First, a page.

That is, if the head guy actually owns all the hardware and software you use, do you feel like he’s entitled to a domain admin password for all that? Even if he’s not network-savvy enough to NOT completely screw up system?
I had a friend (and it really is a friend…I’m a programmer) who had to run around trying to dodge the one of his company’s investors who wanted the domain admin password. Talking to other network admins, I’m assured that they would never give out the domain admin password because its given on a strictly need to know basis. But I figure that an owner has the right to access of this sort. Its his stuff. I would think that that owner should be told exactly how much damage he can do with it though.
Is this a serious question? Network admins refusing to give the password to their boss on demand? A nosey investor I could understand, but if the guy that owns the hardware wants the password it’s generally time to stand and deliver or else be polishing your resume.
I have always created a spreadsheet, with application passwords and accounts and protected the sheet with another password and delivered it to the boss.
He has the password to open the spreadsheet; if they can not get ahold of me and they need certain passwords to troubleshoot. I am 24/7 so there has never been a time my boss has ever needed to fall back on the spreadsheet, but out of respect, it is always there if I am ever hit by a bus.
That’s close to how we do it as well. I’m the CIO (a/k/a the boss in this thread), and I have a policy that no critical password can be changed until the list is updated and I have possession of it. (Emergency exceptions if I’m out of town, etc., of course…)
My experience is that there are a lot of network administrators who need to get over themselves. The Boss has ultimate fiduciary responsibility for the protection of the company’s computer assets and data, and has to be therefore be able to take whatever steps are necessary to live up to that responsibility. On rare occassions, that means being able to fire a network administrator, and at the minimum it means protecting the company from the possibility that the network administrator gets hit by a bus.
Exactly. I am merely an employee of the company. The company OWNS the equipment, software and application. They have every right to those passwords incase of emergency regardless how vague or broad their knowledge is. I forget how it is worded but it is also federal violation if you cause a company to lose critical business data, or in anyway obstruct their normal business practices.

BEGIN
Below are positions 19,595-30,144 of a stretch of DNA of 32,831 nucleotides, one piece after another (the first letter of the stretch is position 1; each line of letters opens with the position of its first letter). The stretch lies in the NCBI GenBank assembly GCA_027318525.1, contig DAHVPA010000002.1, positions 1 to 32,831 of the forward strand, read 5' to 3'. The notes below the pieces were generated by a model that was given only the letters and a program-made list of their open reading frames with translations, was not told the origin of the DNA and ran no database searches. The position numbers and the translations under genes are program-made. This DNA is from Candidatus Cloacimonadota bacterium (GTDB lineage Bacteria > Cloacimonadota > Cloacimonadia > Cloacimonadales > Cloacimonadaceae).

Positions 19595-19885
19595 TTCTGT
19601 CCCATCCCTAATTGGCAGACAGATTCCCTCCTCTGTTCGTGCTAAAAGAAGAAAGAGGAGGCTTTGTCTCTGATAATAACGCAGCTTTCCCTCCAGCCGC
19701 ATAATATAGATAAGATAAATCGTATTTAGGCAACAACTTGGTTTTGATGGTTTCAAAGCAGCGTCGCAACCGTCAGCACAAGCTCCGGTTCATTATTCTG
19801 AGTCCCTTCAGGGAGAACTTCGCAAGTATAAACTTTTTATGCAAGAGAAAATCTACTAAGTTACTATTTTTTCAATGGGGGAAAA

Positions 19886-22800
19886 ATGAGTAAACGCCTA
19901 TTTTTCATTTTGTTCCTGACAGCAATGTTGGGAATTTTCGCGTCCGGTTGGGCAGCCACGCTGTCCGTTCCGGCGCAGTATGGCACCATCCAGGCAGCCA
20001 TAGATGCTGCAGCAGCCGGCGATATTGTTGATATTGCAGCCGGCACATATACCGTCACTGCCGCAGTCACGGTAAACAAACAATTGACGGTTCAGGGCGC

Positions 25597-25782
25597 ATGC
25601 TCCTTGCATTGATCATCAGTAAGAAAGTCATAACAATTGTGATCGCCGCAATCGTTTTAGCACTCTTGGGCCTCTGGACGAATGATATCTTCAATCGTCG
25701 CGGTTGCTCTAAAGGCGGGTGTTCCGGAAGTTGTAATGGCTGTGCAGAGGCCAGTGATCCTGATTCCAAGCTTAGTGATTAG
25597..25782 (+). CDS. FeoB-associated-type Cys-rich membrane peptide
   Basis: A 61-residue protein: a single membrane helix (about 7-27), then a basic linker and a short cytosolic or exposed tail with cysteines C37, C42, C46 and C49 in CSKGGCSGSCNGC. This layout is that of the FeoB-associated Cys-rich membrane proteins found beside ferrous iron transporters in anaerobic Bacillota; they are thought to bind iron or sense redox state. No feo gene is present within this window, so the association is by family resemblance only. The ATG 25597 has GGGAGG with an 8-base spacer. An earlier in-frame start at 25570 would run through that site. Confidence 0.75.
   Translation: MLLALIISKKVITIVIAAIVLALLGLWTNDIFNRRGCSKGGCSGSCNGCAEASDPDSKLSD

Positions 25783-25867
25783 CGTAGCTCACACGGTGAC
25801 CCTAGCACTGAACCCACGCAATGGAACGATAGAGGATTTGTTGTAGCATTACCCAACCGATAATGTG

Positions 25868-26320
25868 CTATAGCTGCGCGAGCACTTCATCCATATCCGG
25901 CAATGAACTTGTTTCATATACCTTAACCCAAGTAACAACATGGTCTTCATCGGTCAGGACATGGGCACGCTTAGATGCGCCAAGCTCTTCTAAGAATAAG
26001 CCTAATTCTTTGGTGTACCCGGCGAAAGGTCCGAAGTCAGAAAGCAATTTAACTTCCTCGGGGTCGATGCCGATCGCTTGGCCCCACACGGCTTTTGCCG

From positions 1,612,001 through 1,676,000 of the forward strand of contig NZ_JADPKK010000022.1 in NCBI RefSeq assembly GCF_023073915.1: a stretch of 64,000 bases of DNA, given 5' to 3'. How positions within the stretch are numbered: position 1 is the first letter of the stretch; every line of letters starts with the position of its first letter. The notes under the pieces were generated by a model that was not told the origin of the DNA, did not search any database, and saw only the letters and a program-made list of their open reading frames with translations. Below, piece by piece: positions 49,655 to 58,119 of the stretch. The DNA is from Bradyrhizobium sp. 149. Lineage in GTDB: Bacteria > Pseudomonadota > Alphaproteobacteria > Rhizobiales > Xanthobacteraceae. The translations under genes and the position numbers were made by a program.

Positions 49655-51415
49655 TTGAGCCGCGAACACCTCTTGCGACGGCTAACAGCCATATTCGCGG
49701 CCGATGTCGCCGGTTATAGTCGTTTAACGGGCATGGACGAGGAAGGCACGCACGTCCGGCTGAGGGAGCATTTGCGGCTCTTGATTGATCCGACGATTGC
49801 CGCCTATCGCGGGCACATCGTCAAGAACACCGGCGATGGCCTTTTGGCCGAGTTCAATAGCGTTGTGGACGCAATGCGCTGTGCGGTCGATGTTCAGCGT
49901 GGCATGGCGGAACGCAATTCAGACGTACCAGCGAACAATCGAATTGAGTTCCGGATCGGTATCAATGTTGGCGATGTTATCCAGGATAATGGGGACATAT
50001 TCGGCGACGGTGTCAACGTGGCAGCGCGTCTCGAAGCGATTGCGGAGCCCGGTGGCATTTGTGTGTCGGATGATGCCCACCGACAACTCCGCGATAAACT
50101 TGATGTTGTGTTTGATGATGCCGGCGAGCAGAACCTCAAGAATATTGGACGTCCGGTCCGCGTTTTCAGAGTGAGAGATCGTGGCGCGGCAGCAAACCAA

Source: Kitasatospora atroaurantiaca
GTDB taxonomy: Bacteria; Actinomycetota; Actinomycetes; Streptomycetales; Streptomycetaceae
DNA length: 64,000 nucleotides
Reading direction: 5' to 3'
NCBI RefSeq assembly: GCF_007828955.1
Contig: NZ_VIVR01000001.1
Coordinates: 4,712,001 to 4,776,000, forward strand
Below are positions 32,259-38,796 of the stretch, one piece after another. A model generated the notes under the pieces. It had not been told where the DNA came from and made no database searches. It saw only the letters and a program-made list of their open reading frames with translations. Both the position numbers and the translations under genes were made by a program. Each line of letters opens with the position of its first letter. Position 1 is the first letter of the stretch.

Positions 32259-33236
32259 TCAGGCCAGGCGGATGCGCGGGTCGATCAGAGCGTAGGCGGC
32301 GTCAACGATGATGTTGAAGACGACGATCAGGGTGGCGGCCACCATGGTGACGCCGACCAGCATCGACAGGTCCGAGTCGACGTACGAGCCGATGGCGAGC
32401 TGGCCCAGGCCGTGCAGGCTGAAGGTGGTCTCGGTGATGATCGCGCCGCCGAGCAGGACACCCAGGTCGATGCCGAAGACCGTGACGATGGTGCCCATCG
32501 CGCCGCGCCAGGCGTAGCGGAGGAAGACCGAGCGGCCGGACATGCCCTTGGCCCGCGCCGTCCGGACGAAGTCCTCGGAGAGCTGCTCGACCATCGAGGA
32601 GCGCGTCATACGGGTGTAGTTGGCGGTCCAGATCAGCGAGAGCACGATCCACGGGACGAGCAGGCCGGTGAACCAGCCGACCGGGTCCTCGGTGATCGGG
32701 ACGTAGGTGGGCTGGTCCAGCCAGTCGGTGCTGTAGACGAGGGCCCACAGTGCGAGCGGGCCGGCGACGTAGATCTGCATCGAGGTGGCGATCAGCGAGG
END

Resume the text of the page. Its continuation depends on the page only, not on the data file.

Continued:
Given the proper information, it is possible to regain control over a locked down server. The only thing you gain as an admin by withholding passwords from your employer is a possible stint in a federal prison. To me, that isn’t a gain but a really stupid move.
One way of handling it is to write the password down on a piece of paper and then seal it in an envelope that is stored in a secure place. This also works with safe combinations. The information is available in case of an emergency without giving it to people who don’t need it on a routine basis.
Well, it’s their stuff, they have the right to it. But they shouldn’t need it – so I’d be worried if they intended to use it (assuming they’re non-techie), because either the admin hasn’t set things up right, or someone’s going to mess around with something they don’t understand entirely possibly creating security holes, etc.
Depends on the environment. In a small, privately-owned company…sure, I’ll give the owner the password, if it makes him feel better.
In my current situation (local network admin for a business unit of a much larger corporate family, all in the same AD forest), the rough equivalent would be to give the domain admin password to the president of my company…and that ain’t gonna happen. There are, however, others who have the password in case of emergency (my immediate superior, for instance), and the administrators at the forest root can always get access.
I would give him his own personal domain admin account. If you are auditing like you should, you can keep an eye on what he is doing. Also, if there is a major screw-up, you can show who was responsible.
Each admin should have their own account and only the absolute minimum number of admins should have THE domain admin password.